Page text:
I found interesting that nobody speaks much about PLM platforms these days. It seems to me PLM vendors and service providers are focused on the more important issues, such as industry orientation, out-of-the-box functionality, SaaS and OnDemand or even by Open Source business models. However, what happens in the PLM-platform-department? Does everything is fine and well adjusted to the weather outside? Do we have enough power to move forward with all data we have these days on PLM platforms? Can we scale up in capacity? Can we support agile system development by customers? These and many other issues came to my head. However, I wanted to focus on two specific trends: Needs to manage data for the long term and noSQL trends in data management.
Long Term Product Data
This is not a very big secret. We produce more and more data on the daily basis. Product development and manufacturing companies are not exclusion from that. Bigger companies like aero-OEMs recognized this problem time ago. Their working procedures require the need to keep data for 50+ years as well as track information about each aircraft according to the serial number. Smaller manufacturers are just coming to this place. Additional weight of the regulations moves them even faster to the point where the amount of data will come to the not controlled level. There are two aspects of long term data retention in PLM – 1/3D and geometrical data; 2/non-geometrical and process-related information. I found the most interesting project in this area is prostep’s LOTAR. So, I’m looking on the progress of this activity. However, the timeline of LOTAR is seven years, which is probably okay, when we talk about 50-year data retention.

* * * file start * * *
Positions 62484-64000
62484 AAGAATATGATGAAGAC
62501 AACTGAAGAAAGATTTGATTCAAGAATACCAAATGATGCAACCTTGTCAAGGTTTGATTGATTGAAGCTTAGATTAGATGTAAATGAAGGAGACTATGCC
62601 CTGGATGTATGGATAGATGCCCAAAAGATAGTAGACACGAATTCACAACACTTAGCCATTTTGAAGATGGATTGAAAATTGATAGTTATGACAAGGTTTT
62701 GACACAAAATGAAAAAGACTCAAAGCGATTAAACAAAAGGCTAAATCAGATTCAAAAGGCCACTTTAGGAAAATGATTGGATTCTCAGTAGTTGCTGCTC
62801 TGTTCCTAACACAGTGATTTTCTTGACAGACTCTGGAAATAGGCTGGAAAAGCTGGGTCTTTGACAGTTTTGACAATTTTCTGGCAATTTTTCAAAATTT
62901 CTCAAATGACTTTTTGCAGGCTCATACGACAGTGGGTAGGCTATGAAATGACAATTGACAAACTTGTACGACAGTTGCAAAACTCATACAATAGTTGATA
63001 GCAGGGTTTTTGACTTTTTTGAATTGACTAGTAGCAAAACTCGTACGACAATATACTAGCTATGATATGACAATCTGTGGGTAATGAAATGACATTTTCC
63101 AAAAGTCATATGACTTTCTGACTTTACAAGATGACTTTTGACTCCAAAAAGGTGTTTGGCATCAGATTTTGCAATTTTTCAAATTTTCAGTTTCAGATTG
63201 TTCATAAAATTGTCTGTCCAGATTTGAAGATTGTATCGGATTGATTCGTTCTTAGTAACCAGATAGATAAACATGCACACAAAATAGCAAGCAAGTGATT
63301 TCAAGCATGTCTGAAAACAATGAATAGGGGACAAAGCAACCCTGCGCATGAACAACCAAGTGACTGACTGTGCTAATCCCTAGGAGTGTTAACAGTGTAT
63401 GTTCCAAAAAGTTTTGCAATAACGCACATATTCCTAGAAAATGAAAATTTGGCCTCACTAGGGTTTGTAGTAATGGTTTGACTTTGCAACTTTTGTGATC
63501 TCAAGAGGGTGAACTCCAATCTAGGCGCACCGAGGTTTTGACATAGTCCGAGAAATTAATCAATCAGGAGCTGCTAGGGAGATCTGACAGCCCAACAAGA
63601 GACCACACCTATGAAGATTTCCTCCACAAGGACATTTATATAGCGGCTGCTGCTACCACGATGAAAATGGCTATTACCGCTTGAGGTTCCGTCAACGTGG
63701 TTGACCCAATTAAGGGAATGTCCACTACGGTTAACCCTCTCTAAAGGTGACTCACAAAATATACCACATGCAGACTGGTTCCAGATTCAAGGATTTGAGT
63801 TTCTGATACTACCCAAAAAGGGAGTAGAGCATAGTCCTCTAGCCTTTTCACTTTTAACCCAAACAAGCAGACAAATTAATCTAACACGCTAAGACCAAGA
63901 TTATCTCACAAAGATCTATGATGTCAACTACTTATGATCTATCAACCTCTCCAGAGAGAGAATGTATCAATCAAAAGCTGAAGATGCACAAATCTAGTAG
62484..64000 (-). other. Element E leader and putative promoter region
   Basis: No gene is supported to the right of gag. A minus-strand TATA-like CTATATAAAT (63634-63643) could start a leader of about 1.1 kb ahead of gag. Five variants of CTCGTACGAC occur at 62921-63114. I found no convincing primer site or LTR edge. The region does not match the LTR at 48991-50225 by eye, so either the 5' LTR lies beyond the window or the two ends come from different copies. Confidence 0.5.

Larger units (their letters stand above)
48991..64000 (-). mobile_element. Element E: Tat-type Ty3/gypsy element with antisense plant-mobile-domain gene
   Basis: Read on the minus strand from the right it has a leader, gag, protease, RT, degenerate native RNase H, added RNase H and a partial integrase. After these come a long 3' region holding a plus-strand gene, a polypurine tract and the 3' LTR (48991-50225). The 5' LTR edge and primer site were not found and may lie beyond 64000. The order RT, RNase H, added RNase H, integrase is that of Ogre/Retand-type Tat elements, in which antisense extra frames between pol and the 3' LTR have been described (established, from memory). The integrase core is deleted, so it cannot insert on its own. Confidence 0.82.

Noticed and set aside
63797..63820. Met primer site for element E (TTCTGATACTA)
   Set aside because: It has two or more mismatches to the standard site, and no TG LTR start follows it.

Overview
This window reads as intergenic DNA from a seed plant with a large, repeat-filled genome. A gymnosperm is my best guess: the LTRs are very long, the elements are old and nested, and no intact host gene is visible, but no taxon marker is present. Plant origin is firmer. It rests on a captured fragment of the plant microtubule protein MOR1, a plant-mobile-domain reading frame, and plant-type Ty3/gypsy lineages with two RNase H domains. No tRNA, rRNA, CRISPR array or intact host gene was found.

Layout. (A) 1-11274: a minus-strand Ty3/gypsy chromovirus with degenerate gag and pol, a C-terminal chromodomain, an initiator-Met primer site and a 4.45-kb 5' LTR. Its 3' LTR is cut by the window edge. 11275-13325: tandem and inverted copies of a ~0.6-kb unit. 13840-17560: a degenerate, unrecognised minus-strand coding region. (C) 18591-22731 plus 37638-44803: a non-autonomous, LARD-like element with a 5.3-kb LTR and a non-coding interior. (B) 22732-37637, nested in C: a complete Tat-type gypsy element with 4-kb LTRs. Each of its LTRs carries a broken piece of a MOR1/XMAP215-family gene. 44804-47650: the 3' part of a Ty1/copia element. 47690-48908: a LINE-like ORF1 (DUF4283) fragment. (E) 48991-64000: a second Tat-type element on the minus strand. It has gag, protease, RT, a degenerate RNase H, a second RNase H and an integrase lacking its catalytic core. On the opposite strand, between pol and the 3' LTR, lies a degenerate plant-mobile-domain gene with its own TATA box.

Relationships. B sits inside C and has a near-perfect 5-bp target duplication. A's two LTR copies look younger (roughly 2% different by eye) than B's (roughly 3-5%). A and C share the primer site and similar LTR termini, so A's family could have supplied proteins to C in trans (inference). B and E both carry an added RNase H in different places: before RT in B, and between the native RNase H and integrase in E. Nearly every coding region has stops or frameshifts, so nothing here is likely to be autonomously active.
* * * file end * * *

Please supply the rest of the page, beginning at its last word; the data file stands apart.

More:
This is a not top secret. The really big guys are not running SQL these days – Google, Amazon, Facebook… All these companies developed their own data management facilities. However, despite coolness effect, the reason behind these initiatives is simple. The ugly truth is that our good friend uncle-SQL is coming to the middle-age. And even if you cannot hear voices about SQL retirement, the question about how our life can look like “after SQL” is very much acceptable. If you are not familiar with noSQL term, I’d recommend to take a look on this wikipedia article. Also, I found the following article – The noSQL movement, written by Mark Kellog on his blog as a very interesting research in this area.
PLM Platforms Data Foundation
All PDM/PLM platforms that available on the market today are relying on SQL database technology. There is no surprise – SQL is the mainstream technology in the enterprise. I can see two potential problems related to that: change management and data capacity. The first one, change management, seems as a very critical one. Customers are struggling with the level of flexibility PDM/PLM systems can provide. Solutions built on top of SQL data is sensitive to upgrades and data model changes. PLM vendors developed sophisticated systems how to manage it. However, the problem is still in place. The second one is data capacity. This problem is not uncovered in the full scope. I believe, with the future PLM implementations, there is a real chance to discover a scale-related problems.
What is my conclusion today? I think technology matters. Big boys developed alternative non-SQL data storage options. At the time when SQL-based relational database are power our PLM platforms, vendors need to think about what next. Some initial signs to think how to manage all company product lifecycle data for 50+ years are in place. There are visible interesting alternatives. However, they required future investigation by vendors.
Just my thoughts…